Let it be clear to all; we are passionate about education!
Learning how to read, write and count form the mere basics to properly function in this world and the more people we can give access to such basic life-skills, the better.
But getting children in school, providing them with educational access, sadly hasn’t proven to be enough. Many, many of the students who are offered the opportunity to go to school, do not get the opportunity to finish it.
In Ghana, for example, only 50% of the children who start school are able to complete grade 5 – and of those, less than half are able to complete a simple paragraph. So not only are children not incentivised to finish school, the quality level of the education they are enjoying is extremely low.
Ghana, unfortunately, is only one of the many examples where a gap between the phenomenon ‘education’ and the actual student can be found. The UNESCO program for Education, part of the Millennium Development Goals, aims to provide free universal access to primary schooling, has been successful in dramatically increasing enrolment. But, as its latest Global Monitoring Report indicates, many kids drop out before finishing school.
A great number of reasons on what has caused such a gap can be found in the article ‘Redefining Education in the Development World’ , a very clear and concise piece of writing by Mark J. Epstein and Krist Yuthas.
Epstein and Yuthas’ claim that the opportunity costs of staying in school vs. getting a job is too high. Families are asked to forego the opportunity of making money for the sake of their children enjoying bad education. If it would be a proven fact that such education would increase the possibilities of the children getting a better paid job, then this would be a price many families are willing to pay.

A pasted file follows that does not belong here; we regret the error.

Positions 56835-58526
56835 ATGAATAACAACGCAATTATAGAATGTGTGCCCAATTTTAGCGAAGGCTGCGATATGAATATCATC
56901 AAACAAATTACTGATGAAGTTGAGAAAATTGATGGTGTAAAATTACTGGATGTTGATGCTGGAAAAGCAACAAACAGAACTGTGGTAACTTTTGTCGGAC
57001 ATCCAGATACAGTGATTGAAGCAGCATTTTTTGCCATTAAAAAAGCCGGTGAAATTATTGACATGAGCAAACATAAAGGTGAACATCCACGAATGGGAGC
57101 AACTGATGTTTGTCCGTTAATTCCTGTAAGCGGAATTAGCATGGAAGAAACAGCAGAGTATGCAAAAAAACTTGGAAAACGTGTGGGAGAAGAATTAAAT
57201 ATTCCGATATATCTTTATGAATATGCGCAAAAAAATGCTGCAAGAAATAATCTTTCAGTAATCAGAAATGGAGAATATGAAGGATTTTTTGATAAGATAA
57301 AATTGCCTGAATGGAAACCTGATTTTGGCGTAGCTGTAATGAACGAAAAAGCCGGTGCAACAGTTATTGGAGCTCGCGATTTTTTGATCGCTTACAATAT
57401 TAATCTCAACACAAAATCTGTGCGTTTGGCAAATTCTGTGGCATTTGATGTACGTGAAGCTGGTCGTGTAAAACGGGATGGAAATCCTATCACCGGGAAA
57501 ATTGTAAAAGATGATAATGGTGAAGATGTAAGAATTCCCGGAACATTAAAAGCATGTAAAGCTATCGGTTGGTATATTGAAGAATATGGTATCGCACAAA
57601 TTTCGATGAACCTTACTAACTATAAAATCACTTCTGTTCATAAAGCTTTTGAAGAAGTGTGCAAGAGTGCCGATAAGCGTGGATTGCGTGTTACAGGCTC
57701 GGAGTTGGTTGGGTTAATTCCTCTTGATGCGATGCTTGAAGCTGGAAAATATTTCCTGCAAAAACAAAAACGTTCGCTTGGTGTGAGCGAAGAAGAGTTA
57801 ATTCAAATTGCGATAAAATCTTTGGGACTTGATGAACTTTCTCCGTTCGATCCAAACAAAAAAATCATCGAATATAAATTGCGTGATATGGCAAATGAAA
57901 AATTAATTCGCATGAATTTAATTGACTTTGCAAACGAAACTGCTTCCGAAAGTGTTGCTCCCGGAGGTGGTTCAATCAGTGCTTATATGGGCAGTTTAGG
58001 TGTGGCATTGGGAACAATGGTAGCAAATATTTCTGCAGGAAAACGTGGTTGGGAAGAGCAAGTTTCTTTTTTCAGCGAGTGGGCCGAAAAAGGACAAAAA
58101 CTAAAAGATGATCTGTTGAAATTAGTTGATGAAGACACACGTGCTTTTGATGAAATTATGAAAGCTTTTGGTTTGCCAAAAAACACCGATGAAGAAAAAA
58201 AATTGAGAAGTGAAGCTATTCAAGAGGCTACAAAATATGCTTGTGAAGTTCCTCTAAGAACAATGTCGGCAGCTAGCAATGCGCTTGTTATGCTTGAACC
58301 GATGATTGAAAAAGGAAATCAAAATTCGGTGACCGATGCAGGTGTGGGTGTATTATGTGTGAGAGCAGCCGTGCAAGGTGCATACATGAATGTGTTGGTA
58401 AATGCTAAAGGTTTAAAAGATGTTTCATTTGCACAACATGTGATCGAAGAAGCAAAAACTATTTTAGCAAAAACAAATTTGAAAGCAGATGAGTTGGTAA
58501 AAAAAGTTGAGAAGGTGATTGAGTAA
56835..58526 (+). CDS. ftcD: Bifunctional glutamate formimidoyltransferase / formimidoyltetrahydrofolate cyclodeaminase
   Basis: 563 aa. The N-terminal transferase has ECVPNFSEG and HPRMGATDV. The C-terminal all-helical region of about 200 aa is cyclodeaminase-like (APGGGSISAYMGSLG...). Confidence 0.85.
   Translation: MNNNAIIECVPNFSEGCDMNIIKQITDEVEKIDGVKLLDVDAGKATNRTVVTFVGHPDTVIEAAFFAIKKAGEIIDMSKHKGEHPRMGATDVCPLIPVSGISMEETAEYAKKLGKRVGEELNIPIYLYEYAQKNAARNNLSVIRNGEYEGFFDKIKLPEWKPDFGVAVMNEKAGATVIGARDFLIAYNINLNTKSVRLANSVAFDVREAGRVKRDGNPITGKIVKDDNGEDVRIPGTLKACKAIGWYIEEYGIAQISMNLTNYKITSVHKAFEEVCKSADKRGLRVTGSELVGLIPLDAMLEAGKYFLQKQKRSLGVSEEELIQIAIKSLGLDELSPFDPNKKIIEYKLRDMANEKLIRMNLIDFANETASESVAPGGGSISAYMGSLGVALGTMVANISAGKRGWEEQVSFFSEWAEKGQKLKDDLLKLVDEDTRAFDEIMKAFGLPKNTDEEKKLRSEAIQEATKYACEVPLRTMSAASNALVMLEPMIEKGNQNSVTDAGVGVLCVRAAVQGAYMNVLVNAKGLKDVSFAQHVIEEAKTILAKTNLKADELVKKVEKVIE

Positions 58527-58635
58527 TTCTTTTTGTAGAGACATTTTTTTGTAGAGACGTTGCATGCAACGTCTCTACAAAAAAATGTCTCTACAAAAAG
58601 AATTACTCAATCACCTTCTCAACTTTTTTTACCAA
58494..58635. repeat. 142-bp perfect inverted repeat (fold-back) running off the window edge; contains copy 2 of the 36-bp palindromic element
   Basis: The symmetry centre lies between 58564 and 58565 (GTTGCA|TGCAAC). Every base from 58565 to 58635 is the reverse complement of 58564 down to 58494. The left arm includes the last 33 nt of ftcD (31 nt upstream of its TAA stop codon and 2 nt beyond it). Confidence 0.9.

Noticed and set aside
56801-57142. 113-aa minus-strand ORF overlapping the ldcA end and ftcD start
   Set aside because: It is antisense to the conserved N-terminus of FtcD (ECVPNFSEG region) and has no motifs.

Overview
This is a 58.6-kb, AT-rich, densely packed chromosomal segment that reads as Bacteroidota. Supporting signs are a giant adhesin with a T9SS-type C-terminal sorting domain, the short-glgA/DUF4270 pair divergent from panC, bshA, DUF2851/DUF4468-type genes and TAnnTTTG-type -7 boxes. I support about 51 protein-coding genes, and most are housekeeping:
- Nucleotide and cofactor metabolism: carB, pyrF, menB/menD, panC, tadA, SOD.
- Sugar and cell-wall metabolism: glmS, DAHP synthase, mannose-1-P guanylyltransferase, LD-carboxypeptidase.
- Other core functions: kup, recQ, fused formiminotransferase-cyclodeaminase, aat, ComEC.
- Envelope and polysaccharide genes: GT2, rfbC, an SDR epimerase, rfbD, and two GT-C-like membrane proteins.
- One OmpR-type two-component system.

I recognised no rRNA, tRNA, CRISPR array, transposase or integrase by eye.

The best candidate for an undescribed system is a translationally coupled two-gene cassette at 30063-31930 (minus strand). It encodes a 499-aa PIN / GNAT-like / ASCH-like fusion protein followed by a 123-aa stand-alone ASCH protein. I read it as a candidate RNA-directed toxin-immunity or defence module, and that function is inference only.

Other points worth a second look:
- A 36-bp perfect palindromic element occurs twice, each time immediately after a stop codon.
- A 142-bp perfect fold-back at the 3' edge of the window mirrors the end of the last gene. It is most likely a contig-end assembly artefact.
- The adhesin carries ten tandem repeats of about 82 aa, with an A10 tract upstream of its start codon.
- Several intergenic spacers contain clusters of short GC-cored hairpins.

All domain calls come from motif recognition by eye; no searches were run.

Sadly, it isn’t. There are little to no statistics indicating that finalising your education in a development country will get you a better job.
A second factor is the educational curriculum. Aside from the quality level, often students do not identify with the courses offered to them. Or as Epstein and Yuthas put it:
” Educational programs typically adopt traditional Western models of education, with an emphasis on math, science, language, and social studies. These programs allocate scarce resources to topics like Greek mythology, prime numbers, or tectonic plate movement—topics that may provide intellectual stimulation, but have little relevance in the lives of impoverished children”
So what can be done?
There are many answers to this question. And I am happy to write that are already many answer-seekers out there.
One often heard response is the integration of financial literacy in the educational curriculum. If we manage to teach proper financial and entrepreneurial skills to children in school, this might give them the proper tools to succeed in the societies they live in.
Bluntly said: if parents see school is improving their child’s money making skills, they will support it to stay in school.
I support this theory but do not think it is the only answer. We should strive not only to integrate more direct skills in educational curricula in development countries, in addition we should also strive to increase their overall quality.
It’s not going to be easy but we should try! We are passionate about education and will support whatever ideas that will allow children in development countries to finalise it.
Please continue to visit our website so you can find out how you can help us to help as many children as possible to receive and finalise proper schooling.